The ABC 20/20 documentary graphically portrayed how these Iraqi Christians threatened with genocide fled from their millennia old community of Qaragosh, Iraq, after a mortar attack by ISIS. The Christian community they fled was one of the oldest in the Middle East and was violently desecrated by ISIS. They were told by rampaging ISIS jihadis they had three choices; to flee, remain as virtual slaves or be killed. They were among the more than 170,000 internally displaced Christians in Iraqi Kurdistan threatened by barbaric apocalyptic ISIS less than 30 miles away.
The Qaragosh Christian community fled and became locked in a virtually immoveable massive traffic jam. They abandoned their vehicles fled on foot to Erbil. There they found sanctuary in the courtyard of Mar Elia Chaldean Catholic Church presided over by resourceful Father Douglas Bazi. At first housed in tents, the 560 refugees were subsequently housed in caravans, with space heaters, limited sanitary facilities and communal kitchens. They were Internally Displaced Persons (IDPs) who dared not enter UN High Commission for Refugees reception centers in Kurdistan, that already house 1.8 million largely Muslim refugees, for fear of retaliation. They lived in fear of any future as they lack residency.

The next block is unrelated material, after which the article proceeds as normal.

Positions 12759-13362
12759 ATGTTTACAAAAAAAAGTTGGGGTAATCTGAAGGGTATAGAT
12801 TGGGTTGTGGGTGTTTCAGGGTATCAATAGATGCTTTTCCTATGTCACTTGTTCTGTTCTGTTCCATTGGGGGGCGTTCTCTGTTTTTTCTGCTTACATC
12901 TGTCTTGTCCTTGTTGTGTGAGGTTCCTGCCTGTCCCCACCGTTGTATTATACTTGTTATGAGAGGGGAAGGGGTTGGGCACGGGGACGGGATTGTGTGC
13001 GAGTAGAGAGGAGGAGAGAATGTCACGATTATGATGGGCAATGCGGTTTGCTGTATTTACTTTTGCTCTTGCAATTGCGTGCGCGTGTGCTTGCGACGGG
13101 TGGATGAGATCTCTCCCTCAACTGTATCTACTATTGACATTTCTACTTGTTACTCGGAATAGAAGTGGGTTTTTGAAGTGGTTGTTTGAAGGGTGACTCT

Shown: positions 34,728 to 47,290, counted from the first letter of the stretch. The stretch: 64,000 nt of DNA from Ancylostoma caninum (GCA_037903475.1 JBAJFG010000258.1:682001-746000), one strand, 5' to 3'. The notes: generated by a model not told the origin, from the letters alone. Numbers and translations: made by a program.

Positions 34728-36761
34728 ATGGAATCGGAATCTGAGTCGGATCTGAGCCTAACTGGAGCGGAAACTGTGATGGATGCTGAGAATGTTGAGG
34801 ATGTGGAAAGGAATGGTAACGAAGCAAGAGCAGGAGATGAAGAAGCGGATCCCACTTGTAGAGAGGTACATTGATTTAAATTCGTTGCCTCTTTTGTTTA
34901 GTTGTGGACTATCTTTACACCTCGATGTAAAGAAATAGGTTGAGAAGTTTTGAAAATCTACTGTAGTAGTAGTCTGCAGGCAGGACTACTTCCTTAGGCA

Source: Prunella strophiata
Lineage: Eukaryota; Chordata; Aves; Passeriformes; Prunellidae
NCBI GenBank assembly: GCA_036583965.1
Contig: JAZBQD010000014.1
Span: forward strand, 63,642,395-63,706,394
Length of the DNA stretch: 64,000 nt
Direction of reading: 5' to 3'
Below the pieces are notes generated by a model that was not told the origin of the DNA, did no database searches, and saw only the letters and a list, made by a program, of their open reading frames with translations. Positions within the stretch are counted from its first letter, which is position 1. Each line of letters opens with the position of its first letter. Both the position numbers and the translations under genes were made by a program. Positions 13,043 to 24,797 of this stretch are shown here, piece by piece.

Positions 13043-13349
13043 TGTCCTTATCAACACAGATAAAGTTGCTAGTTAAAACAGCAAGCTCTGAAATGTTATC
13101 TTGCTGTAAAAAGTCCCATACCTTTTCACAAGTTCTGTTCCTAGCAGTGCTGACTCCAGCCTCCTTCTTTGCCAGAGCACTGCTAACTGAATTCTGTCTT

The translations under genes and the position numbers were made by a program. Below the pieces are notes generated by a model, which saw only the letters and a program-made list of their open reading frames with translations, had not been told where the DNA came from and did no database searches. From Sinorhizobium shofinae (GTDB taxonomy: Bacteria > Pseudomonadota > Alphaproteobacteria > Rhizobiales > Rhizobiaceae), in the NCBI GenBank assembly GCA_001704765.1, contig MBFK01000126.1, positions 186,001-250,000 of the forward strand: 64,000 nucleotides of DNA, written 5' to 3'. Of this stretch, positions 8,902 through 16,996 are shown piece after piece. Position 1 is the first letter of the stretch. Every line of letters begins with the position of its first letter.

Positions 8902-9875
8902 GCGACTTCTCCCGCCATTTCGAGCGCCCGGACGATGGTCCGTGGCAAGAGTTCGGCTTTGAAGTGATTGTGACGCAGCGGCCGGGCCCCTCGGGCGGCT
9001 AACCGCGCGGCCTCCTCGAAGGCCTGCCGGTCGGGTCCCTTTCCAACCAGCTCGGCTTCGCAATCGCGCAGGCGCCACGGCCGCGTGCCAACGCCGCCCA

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Iraqi Christian Grandfather Nissan and his grandchildren Mar Elia Church Compound, Erbil, Kurdistan December 14, 2015. Source: ABC 20/20.
That is when a remarkable alliance came to their aid. The ABC 20/20 documentary, narrated by Elizabeth Vargas, outlined who were prime actors: